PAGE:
Rail plan is latest in a long line

The Federal Railroad Administration's recent study of Baltimore's freight and passenger railroad infrastructure attempts to address the many issues that have troubled rail operations in and under the city for more than a century.

The genesis for the study was the 2001 freight train derailment and fire in the Howard Street Tunnel that shut down rail operations for days.


"John Q. Public freaked out, and they began to see trains as a threat after hearing about hazardous cargoes and seeing images of smoke pouring from the Howard Street Tunnel," said Frank A. Wrabel, Baltimore rail historian and author.

The Baltimore & Ohio, the nation's first chartered common-carrier railroad, was founded in 1827, and it began building westward from Baltimore. In less than 50 years, the city and state would be criss-crossed from one end to the other by a vast network of steel rails.


The B&O; was joined in freight and passenger hauling by the Pennsylvania Railroad, which became its archrival. Today, CSX, Norfolk Southern, and Amtrak have become the heirs to the B&O; and Pennsy.

If any one of the study's proposals becomes a reality, it would certainly alter significantly the current rail layout, such as removing freight traffic through CSX's Howard Street Tunnel, replacing the 1873-era Baltimore & Potomac Tunnel west of Pennsylvania Station, and building new tunnels -- including one under the Patapsco River connecting Hawkins Point and Sparrows Point -- for freight trains traveling north and south.

"Although convoluted and antiquated, Baltimore's railroads have strategic importance far beyond the confines of their immediate region," the report says.

The report also states that "one-fifth of Amtrak's passenger-trips, one-quarter of its passenger-miles, and one-third of its ticket revenues depend on travel over Baltimore's railways."

The price for this wish list is staggering. The great-circle passenger tunnel next to the present B&P; Tunnel, which would travel in an arc northwest and under Presstman Street, would cost an estimated $500 million.

"This is all old ground, and I think it's overkill," Wrabel said, recalling other suggested rail improvement projects that foundered for financial and political reasons over the years.

The B&O; began operation of its Belt Line -- including the 7,340-foot-long Howard Street Tunnel -- in 1895, and from the beginning, it has been a battle among men, machines, and topographical and geological elements.

"Having to climb up that fall line and then follow that circuitous route is pure hell," said Ken Briers, a rail consultant with Parsons Transportation Group in Washington.


"B&O; President Leonor F. Loree immediately saw problems in the early 1900s with the Belt Line's grades and curves and thought about replacing it completely," said Herbert H. Harwood Jr., a retired railroad executive and author of The Royal Blue Route.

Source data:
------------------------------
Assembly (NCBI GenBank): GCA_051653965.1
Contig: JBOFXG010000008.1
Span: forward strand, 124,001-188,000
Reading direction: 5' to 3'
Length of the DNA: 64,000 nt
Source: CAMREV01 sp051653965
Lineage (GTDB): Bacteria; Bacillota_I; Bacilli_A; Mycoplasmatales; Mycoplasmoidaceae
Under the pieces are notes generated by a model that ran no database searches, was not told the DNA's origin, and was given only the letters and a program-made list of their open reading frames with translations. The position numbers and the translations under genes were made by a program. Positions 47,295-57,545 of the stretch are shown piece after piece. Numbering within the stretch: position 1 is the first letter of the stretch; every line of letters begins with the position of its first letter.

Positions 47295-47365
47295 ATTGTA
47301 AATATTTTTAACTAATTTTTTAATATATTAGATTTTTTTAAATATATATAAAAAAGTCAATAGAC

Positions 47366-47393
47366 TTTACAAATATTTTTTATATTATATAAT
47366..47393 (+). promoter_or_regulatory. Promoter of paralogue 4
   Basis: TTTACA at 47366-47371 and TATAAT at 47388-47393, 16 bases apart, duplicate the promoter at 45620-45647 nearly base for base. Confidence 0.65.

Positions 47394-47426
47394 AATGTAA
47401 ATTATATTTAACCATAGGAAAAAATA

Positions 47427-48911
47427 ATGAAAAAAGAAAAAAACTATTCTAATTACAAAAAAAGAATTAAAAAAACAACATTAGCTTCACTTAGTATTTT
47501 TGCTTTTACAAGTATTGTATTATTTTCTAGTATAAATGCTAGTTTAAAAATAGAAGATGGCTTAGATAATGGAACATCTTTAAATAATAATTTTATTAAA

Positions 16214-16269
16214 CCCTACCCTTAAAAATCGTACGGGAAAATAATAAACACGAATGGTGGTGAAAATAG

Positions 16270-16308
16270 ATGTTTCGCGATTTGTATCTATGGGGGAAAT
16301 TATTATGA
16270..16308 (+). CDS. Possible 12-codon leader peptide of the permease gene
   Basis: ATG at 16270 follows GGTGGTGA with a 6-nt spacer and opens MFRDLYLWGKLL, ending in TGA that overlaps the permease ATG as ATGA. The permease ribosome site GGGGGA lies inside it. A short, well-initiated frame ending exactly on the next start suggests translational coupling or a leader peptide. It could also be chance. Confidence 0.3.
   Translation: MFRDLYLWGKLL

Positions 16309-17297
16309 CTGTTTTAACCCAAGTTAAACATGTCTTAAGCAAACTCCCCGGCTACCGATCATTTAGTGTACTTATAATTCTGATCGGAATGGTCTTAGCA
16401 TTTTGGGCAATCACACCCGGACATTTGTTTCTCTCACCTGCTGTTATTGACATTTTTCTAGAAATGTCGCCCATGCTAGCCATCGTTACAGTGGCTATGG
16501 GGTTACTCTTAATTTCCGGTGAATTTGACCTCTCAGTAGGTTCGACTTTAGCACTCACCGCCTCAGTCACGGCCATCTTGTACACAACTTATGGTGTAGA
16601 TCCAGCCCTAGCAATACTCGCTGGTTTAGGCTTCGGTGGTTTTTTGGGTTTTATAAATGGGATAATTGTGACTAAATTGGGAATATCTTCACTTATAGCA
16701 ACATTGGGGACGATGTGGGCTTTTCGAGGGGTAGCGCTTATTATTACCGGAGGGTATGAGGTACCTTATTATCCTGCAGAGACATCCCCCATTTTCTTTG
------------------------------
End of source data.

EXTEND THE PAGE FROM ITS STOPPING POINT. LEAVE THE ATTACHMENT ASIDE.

Over the next two decades, the B&O; and the Pennsy pooled ideas on how to overcome what Harwood describes as "Baltimore bottlenecks."

An elevated railroad line around the harbor and a four-track freight tunnel extending under Pratt Street from Poppleton Street to a point east of Patterson Park, with open cuts at each end connecting tracks of both the B&O; and Pennsy, was the talk of 1916.

Another proposal was the development by the B&O; of the Patapsco and Susquehanna Branch during the Loree years.

The planned route was to have been a freight shortcut between the Old Main Line at Gorsuch, east of Sykesville, that connected with the railroad's Philadelphia-New York mainline at Van Bibber, west of Edgewood. The advantage was that Baltimore and the troublesome Howard Street Tunnel would be avoided.

"The Patapsco & Susquehanna's origins are obscure, its history extremely murky, and its demise uncertain. The only thing for sure is that it disappeared with scarcely a trace, except for a few mysterious, conflicting maps, and conductors' tales," wrote Harwood in a 2002 monograph published in News & Notes, a B&O; retirees association publication.


The 38-mile line's routing would take it from the Patapsco River Valley, through Granite and then across western and northern Baltimore County. It would have crossed the Pennsy's Northern Central Division north of Riderwood, approximately where today's Beltway is located.

And then the Pennsy became interested in using part of the planned route for its service.

"Needless to say, nothing ever happened. World War I came and went with none of the coordination projects ever consummated, and the postwar recession of 1921-1922 temporarily shortstopped any grand projects," wrote Harwood. "The B&O; apparently still kept the Patapsco & Susquehanna idea alive, however, and it was rumored, it bought some property for the line in the Towson area."

Harwood chalks up the Patapsco & Susquehanna to another one of railroading's "what might have been" solutions.

Regarding the present study, Briers said, "You can do anything if you spend enough money."